These gingerbread cakes can be substituted for a sweet muffin or a less sweet dessert. For a more elegant presentation, bake the cakes in individual souffle dishes and serve warm with a small dollop of rich vanilla ice cream.


1 (3/4-inch) cube ginger root, peeled and minced 1/2 cup dark-brown sugar, packed 2 large egg whites 1/2 cup unsalted butter, softened 3 tablespoons molasses 3 tablespoons light corn syrup 1 1/2 cups cake flour 1 1/4 teaspoons baking soda 1/2 teaspoon cinnamon 1/4 teaspoon salt 1/8 teaspoon freshly ground black pepper 1 large firm pear, cored, peeled if desired and cut into 1/3-inch dice Powdered sugar


Use whisk or mixer to mix ginger, sugar, egg whites (save egg yolks for another use), butter, molasses and corn syrup in bowl until smooth and flowing. Add flour, baking soda, cinnamon, salt and pepper. Spoon pears on top of dry ingredients. Use rubber spatula to fold in until combined.

Spoon batter into 10 medium muffin cups greased or lined with paper liners. Bake at 350 degrees until wood pick inserted into center comes out clean, about 17 minutes. Let cool in pans 5 minutes. Can be made day ahead and kept at room temperature or frozen up to 3 months.

Serve warm. Press powdered sugar through fine sieve to dust tops of muffins. Makes 10 medium cakes.

Each serving contains about:

227 calories; 76 mg sodium; 25 mg cholesterol; 9 grams fat; 34 grams carbohydrates; 2 grams protein; 0.27 gram fiber.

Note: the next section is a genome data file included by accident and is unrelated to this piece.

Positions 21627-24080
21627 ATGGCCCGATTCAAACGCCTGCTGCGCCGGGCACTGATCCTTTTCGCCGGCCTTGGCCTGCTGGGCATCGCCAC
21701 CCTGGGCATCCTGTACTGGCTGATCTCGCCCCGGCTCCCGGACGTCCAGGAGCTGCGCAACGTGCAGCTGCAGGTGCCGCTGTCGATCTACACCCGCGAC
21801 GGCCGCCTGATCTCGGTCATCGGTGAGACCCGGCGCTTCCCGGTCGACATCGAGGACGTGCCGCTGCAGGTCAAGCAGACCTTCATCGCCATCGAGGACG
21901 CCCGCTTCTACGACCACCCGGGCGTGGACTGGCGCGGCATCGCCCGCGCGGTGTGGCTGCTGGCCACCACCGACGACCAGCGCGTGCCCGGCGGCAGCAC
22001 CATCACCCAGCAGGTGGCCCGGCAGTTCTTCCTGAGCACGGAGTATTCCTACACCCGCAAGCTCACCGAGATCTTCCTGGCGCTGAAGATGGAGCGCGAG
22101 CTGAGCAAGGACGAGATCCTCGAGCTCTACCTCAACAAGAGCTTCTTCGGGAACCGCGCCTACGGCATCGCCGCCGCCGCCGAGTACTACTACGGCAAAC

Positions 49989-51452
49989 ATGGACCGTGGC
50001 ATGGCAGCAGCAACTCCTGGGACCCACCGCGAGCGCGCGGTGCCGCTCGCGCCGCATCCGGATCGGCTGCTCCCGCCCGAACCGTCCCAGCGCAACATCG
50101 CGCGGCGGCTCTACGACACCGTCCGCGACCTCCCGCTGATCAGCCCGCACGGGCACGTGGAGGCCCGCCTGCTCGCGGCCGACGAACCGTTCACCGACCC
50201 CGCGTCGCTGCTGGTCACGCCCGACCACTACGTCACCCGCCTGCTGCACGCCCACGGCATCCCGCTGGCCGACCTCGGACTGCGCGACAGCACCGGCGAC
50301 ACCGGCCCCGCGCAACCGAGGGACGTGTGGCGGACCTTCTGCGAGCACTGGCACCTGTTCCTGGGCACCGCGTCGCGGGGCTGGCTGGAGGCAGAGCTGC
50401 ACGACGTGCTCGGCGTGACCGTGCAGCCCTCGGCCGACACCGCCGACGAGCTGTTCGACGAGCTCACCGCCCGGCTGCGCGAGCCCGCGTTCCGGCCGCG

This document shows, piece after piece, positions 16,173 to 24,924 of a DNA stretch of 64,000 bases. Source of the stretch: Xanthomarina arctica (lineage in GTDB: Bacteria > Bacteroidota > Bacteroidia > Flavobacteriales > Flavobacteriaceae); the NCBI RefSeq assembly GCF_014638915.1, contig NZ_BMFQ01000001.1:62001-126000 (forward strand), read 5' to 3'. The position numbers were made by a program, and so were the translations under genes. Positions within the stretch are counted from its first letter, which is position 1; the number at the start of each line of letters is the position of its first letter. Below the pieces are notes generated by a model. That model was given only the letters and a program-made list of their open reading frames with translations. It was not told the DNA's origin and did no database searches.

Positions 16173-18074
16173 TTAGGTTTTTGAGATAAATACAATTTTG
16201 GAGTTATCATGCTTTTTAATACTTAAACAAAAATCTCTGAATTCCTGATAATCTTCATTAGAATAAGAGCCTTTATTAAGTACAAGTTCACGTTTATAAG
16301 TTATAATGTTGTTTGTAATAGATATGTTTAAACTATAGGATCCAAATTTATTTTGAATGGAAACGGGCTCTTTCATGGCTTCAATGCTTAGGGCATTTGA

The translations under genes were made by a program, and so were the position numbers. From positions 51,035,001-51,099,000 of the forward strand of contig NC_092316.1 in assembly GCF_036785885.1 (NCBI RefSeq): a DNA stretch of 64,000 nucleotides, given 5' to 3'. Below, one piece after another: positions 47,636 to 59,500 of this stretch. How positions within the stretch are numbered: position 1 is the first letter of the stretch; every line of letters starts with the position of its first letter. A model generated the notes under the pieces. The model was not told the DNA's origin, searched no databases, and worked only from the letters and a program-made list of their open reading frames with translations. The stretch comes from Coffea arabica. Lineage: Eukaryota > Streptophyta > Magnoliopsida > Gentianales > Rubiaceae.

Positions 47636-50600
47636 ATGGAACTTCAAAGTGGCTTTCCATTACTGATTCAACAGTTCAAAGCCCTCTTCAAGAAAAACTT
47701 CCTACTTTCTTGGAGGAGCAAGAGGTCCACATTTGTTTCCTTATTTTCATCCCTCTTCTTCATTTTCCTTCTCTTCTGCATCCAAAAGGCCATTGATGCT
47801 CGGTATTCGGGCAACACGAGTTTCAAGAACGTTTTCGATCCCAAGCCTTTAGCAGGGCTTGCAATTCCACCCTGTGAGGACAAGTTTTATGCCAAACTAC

Note : Frozen cakes do not need to be thawed before reheating. Reheat at 300 degrees or in microwave oven on MEDIUM power (50%) until just warm.


Here, the flavor of pears is complemented by the apples and raspberries. Because pears are sweet, a tart apple such as a Granny Smith or Jonathan works especially well. I prefer the topping distributed in small clumps, not quite covering all of the fruit.


3 large firm pears, cored, peeled if desired and thinly sliced 3 to 4 large tart apples, cored, peeled and thinly sliced 1/2 cup flour 1/4 cup sugar 1 teaspoon cinnamon Dash salt 1/2 pint raspberries Topping Vanilla ice cream or frozen yogurt

Toss pears and apples (you should have about 8 cups sliced fruit) with flour, sugar, cinnamon and salt in mixing bowl. When well mixed, gently toss with 1/2 of raspberries.

Mound fruit in 6-cup shallow ceramic baking dish or deep-dish pie pan. Tuck remaining raspberries into top layer of fruit, distributing evenly. Spoon Topping over surface in very small clumps. It is not necessary to cover fruit. Gently pat Topping into place but do not flatten. Set baking dish on baking sheet for easy handling.

Bake at 375 degrees until well browned (drape foil over crisp after 35 minutes if it becomes too dark) and juices are bubbling, about 50 minutes. Test by piercing through fruit with paring knife. It should be soft. Serve warm with small scoop of vanilla ice cream. Makes 8 servings.

Each serving contains about:

389 calories; 71 mg sodium; 31 mg cholesterol; 19 grams fat; 56 grams carbohydrates; 4 grams protein; 2.52 grams fiber.

Note : Can be baked day ahead, completely cooled and refrigerated. To reheat, place in cold oven and turn on at 325 degrees. Bake until heated through, about 20 minutes.


1/2 cup flour 1/4 cup granulated sugar 1/4 cup light-brown sugar, packed 1/4 cup rolled oats 3/4 teaspoon cinnamon 1/8 teaspoon salt 1/2 cup unsalted butter, slightly softened and cut into 8 pieces 2/3 cup coarsely chopped walnuts

Place flour, granulated sugar, brown sugar, oats, cinnamon and salt in mixing bowl or food processor. Use pastry blender or metal blade to work in butter until mixture is crumbly. Stir in walnuts. Set aside in refrigerator.